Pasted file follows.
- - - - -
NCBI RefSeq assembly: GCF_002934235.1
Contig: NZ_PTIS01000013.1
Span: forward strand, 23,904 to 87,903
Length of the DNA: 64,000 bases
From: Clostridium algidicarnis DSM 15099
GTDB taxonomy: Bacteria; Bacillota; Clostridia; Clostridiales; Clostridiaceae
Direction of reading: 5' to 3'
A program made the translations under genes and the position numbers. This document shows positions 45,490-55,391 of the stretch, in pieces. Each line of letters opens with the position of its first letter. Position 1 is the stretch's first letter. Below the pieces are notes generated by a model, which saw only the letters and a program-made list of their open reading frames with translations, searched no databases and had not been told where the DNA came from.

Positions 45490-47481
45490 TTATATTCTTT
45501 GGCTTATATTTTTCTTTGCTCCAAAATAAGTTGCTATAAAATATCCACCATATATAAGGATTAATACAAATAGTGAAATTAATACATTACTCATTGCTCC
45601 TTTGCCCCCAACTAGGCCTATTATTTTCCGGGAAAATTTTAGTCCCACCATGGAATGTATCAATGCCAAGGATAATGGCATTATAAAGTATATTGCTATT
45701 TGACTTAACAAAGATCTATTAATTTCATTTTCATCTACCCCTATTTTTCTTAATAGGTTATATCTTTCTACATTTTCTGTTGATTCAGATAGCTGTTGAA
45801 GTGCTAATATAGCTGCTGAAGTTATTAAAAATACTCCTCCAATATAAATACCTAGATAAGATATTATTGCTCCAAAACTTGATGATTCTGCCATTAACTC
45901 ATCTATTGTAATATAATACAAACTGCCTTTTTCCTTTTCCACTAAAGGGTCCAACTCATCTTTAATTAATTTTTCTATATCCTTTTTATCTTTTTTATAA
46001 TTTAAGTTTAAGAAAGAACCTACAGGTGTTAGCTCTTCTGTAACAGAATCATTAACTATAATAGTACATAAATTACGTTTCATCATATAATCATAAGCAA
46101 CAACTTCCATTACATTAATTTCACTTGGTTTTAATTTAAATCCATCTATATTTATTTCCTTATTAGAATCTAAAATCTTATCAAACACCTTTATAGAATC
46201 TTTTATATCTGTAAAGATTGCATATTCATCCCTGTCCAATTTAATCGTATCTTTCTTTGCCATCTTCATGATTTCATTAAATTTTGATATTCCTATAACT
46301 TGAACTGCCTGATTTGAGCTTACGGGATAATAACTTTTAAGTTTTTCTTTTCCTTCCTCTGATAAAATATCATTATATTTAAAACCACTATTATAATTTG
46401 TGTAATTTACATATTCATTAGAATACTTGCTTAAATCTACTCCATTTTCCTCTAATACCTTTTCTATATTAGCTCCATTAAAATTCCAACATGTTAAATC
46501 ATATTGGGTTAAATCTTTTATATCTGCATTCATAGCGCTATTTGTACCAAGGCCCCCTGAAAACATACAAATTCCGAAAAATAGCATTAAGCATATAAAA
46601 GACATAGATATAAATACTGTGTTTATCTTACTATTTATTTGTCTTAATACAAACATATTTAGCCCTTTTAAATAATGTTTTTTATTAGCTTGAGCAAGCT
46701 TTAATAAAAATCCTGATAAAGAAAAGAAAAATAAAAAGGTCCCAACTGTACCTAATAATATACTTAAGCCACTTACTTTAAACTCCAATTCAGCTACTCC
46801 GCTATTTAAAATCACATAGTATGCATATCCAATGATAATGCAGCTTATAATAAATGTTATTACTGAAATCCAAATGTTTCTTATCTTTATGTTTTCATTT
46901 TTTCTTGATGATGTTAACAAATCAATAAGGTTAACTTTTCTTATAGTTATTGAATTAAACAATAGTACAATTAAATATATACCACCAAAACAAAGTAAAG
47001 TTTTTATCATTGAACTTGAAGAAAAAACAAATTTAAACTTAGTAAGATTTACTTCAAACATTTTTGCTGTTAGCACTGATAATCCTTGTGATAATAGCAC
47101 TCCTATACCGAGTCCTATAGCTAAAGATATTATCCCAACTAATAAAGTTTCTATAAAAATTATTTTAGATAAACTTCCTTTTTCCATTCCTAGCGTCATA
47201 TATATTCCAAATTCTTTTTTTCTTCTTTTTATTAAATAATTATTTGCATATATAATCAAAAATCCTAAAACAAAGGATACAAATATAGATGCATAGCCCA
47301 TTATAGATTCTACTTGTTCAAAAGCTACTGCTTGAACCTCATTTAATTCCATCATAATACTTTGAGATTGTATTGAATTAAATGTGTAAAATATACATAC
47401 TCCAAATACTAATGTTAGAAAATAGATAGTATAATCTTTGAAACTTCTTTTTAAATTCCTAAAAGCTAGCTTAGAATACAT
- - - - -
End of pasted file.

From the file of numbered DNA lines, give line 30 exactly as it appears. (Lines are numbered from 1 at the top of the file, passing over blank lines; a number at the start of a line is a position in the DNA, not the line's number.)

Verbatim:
47401 TCCAAATACTAATGTTAGAAAATAGATAGTATAATCTTTGAAACTTCTTTTTAAATTCCTAAAAGCTAGCTTAGAATACAT